Nike drops the ball - the Andrew Young Report.
In response to many of these allegations, Nike touts the conclusions of the Andrew Young report (Goodworks International), which concluded that while some problems do exist, Nike’s treatment of the workers is generally fair. However, the exact conclusions of the report were as follows:
The study itself is severely flawed and looks like a PR document - more pictures than words (www.nike.com). As Bob Herbert, from the New York Times, stated, "The kindest thing that can be said at this point is that Mr. Young was naive."
1) NGO Consultants. The reports lists 34 Non-Governmental Organizations (NGO) that Goodworks consulted during its investigation. This list of experts in labor and human rights issues gives superficial credibility to the report, yet in most cases there was little or no contact with the NGOs. Maniza Naqvi, child labor expert at the World Bank, was never contacted. Conrad McKerron, former Director of Social Research for Progressive Asset Mgmt. Inc. received a 10 minute call. Thuyen Nguyen, founder of Vietnam Labor Watch, got a brief call with a promised follow-up that never occurred. Media Benjamin, Director of Global Exchange, received a 5 minute call and Jeff Ballinger, Press for Change, spoke with them for less than 15 minutes.
2) The Nike Translators. Young used translators provided by Nike when visiting factories, violating the International Law Association’s "Belgrade Minimal Rules" for inspection of human rights abuses around the world, which states that analysts must hire their own translators. Young had no way of knowing whether the translations were accurate.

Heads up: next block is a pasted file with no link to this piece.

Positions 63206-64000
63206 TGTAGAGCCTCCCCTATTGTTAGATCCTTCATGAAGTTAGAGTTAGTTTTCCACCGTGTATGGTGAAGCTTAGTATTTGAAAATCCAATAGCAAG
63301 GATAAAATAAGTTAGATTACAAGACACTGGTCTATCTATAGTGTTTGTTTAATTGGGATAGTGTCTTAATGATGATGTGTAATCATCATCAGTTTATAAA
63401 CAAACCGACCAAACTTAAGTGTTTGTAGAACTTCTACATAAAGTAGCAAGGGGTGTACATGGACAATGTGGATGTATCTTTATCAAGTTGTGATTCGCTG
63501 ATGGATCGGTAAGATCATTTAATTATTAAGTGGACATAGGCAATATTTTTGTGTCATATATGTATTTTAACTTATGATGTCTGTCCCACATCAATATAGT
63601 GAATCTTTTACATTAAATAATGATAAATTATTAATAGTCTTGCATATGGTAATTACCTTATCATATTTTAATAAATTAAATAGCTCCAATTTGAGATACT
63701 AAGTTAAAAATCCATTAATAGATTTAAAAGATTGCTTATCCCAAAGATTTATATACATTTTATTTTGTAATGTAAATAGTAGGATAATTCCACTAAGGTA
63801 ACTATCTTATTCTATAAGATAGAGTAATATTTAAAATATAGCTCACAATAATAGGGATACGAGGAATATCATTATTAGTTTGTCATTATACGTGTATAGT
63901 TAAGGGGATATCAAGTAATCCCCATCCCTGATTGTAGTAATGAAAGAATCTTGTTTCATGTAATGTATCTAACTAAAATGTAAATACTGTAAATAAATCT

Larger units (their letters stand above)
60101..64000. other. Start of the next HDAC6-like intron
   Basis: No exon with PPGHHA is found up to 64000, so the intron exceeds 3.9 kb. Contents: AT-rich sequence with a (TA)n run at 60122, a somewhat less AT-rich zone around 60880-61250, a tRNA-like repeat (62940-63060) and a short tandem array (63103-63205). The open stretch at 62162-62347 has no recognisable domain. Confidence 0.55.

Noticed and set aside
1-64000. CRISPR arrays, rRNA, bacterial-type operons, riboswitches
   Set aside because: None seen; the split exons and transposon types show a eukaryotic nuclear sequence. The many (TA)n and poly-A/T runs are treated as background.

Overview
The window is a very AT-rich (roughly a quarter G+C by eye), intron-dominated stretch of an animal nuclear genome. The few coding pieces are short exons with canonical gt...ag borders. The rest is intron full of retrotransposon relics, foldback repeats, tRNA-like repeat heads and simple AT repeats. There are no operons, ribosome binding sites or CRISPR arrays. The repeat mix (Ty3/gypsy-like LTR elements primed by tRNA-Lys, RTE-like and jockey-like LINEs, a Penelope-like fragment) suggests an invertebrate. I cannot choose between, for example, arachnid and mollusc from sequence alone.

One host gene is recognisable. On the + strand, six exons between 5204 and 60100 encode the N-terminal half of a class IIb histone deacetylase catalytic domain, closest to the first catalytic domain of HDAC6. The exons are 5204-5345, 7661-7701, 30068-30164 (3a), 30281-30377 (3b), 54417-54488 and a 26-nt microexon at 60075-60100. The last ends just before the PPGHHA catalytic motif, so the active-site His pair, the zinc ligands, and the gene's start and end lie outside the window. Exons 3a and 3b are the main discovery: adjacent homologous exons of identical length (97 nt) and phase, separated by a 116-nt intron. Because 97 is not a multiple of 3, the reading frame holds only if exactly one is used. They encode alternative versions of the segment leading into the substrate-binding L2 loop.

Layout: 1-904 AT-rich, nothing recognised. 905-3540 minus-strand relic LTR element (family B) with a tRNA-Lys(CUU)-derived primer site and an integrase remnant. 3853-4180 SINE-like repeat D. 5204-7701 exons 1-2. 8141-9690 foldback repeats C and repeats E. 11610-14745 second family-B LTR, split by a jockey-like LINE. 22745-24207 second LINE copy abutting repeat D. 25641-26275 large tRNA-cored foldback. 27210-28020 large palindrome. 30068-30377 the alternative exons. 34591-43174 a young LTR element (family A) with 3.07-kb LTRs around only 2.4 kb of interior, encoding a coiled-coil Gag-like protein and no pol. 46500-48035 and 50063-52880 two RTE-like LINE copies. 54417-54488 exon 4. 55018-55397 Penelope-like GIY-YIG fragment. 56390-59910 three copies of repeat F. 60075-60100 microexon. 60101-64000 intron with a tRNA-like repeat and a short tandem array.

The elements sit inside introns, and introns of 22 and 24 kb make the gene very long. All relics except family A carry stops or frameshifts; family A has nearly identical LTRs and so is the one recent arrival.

3) Time Spent in Nike Factories. Young visited 4 factories in China, Vietnam and Indonesia. Investigators spent on average 3-4 hours at each factory, violating the basic precept of labor and human rights investigations: spend enough time to do a complete investigation. Typically, inspection tours will include at least 10 visits per factory for several hours at a time.
4) Workers Organizations. Although the report includes pictures of Young talking with Vietnamese "union representatives", Vietnam Confederation of Labor (VCL) Officials say that they do not recognize any of the pictured individuals. Goodworks admitted that they allowed Nike to pick-out employees who "represent the workers." Young declined to meet with Hoang Thi Kanh, the Vice-president of the VCL and the official in charge of the plants Young visited. While the report does contain pictures, there is no information provided regarding the content of these conversations; Young’s only comment regarding unions is that "these countries do not have a long tradition of worker rights and trade unions."
5) Everything that Goodworks Ignored. Young did not investigate allegations that Nike does not pay its workers local minimum wage or are forced into overtime without compensation. Despite Young’s argument that he was not commissioned for this purpose, he was commissioned to investigate the Code of Conduct, which demands that a sub-contractor pay the minimum wage or the prevailing industry wage - whichever is higher. Young further argued that he did not have the technical capability to perform the study, yet this would have been included in any serious study. Furthermore, there are many safety issues which were never examined. In China, the structure of the factories is illegal - they place the dormitories on the third floor of the factories, which is a serious fire hazard. Nor did he investigate safety procedures, safety equipment, air quality in the factories, or exposure to hazardous chemicals, such as benzene and toluene, used in shoe glue. Young also failed to investigate allegations tha workers were fined large sums for arriving late and talking on the job.